8 Tips: Leave Behind the IT Performance Review Anxiety

Annual performance review is a period of mixed feelings among employees. While some may get nervous about the comments they would receive from the managers, some may be excited to hear appreciation for the past year’s performance. On the other hand, managers might feel the reviewer’s job to be quite overwhelming and tiresome. Overall, performance reviews generate a lot of anxiety. Many difficult conversations also take place during this phase.

In this article at The Enterprisers Project, Carla Rudder suggests some simple tips or advices to do away with this performance review anxiety and make these conversations more amiable.

The Change

Jonathan Feldman, CIO of the city of Asheville, states that the traditional or scripted performance reviews must undergo a change, especially in the IT industry. Feldman thinks:

  • The IT industry is undergoing rapid transformation. Thus, it feels wrong to have annual reviews. He suggests the use of quarterly or even monthly reviews to analyse the IT staff.
  • Most annual reviews have data-driven assessment format but it’s hard to judge the value of an IT professional based on facts and figures.

Feldman further states that such assessment formats are not likely to fairly treat IT professionals. He lists down eight counter-intuitive tips to revamp the traditional performance review process:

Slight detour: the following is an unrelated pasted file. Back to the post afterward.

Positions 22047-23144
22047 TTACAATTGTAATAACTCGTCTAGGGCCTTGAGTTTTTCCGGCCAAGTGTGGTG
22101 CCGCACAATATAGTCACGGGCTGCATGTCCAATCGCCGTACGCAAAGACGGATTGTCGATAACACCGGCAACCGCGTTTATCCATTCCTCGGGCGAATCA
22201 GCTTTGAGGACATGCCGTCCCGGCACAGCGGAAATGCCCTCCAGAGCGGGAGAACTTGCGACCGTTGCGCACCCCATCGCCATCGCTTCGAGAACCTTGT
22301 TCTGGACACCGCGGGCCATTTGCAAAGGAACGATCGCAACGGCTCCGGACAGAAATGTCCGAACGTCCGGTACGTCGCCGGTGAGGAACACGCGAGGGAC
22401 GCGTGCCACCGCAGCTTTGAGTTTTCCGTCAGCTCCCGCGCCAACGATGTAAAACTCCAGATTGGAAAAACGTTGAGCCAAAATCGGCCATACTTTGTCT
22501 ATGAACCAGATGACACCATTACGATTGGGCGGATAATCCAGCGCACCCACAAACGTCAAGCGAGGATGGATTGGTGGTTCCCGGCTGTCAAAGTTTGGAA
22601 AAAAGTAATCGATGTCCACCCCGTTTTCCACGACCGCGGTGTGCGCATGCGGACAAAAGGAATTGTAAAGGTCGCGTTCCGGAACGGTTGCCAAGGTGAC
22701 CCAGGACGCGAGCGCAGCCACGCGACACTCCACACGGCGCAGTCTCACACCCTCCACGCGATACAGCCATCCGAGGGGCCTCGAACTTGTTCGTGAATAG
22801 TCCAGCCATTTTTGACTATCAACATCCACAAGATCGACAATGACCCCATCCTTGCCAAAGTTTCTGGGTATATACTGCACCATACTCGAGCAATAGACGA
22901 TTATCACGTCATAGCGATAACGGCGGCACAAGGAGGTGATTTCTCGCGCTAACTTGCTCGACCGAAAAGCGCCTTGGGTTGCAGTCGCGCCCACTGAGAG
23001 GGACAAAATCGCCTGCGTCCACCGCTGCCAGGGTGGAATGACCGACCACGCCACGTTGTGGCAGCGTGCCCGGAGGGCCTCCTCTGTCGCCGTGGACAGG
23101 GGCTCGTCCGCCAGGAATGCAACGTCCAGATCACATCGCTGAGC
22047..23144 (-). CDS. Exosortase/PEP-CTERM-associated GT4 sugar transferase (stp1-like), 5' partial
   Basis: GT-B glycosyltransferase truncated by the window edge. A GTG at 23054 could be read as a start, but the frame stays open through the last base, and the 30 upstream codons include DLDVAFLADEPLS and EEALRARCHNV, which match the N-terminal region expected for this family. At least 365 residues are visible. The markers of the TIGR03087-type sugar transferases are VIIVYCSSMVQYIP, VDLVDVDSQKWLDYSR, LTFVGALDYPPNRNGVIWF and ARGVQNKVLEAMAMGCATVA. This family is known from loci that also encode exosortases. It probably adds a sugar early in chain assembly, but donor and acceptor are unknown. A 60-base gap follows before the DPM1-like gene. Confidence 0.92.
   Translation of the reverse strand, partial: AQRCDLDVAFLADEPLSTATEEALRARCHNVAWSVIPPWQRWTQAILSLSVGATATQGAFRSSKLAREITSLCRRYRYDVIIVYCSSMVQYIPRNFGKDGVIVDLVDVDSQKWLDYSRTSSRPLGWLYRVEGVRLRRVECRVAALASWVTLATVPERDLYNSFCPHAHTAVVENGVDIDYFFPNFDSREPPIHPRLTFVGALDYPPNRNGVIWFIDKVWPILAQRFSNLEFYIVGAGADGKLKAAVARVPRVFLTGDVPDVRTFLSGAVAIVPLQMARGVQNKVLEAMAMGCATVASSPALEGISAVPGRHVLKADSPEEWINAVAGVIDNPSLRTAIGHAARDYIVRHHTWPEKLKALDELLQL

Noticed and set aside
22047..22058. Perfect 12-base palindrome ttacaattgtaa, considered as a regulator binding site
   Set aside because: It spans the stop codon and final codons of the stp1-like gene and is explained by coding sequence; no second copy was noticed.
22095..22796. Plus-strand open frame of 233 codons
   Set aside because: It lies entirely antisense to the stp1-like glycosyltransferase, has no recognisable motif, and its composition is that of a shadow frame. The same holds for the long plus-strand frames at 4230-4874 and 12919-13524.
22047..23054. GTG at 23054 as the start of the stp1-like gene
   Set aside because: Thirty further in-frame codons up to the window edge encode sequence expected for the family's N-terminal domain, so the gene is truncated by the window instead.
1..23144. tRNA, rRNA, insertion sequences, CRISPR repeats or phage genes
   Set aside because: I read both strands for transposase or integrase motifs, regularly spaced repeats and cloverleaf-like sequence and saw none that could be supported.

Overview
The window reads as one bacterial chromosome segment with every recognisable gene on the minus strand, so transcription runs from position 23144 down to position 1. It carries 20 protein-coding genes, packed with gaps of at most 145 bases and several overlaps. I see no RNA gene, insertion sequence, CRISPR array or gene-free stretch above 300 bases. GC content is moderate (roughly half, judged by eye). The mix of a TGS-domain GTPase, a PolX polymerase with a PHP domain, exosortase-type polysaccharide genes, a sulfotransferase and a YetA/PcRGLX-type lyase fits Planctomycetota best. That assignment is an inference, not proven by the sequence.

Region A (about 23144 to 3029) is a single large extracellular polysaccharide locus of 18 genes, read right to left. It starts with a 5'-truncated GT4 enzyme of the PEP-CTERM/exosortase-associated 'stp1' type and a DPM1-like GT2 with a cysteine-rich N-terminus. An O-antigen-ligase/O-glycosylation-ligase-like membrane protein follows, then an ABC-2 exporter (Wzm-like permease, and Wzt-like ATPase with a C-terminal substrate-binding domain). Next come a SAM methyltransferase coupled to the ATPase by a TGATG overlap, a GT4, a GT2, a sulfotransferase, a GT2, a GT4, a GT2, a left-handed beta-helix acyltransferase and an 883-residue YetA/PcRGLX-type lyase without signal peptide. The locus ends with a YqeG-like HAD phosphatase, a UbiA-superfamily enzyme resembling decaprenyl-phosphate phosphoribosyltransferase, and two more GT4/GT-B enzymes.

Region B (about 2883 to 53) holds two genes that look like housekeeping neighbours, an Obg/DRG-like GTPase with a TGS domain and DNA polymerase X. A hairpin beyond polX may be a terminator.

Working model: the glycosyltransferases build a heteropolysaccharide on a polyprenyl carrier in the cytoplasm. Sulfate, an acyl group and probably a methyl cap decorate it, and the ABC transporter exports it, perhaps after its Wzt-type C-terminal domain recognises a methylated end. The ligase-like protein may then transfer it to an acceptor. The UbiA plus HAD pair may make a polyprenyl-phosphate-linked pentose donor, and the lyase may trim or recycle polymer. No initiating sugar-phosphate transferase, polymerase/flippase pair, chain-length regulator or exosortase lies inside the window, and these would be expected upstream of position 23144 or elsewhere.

1. Written scripts can form barriers between you and your employees. Let it be more like a natural conversation.
  2. Give importance to team reviews rather than individual reviews. Try to provide regular guidance and training to teams.
  3. Don’t make it a yearly exercise. Try giving feedback and suggestions throughout the year.
  4. Initiate peer reviews with anonymity. This practice will give you a true picture of the individuals.
  5. Make annual reviews a platform to share meaningful insights with the team.
  6. While having the conversation, try to picture yourself in the position of the employee to better understand the real-time challenges.
  7. Be realistic and practical while talking to the employees. Don’t sugar-coat your talks.
  8. Give constructive feedback rather than negative criticism.

To read the original article in detail, click on the following link:

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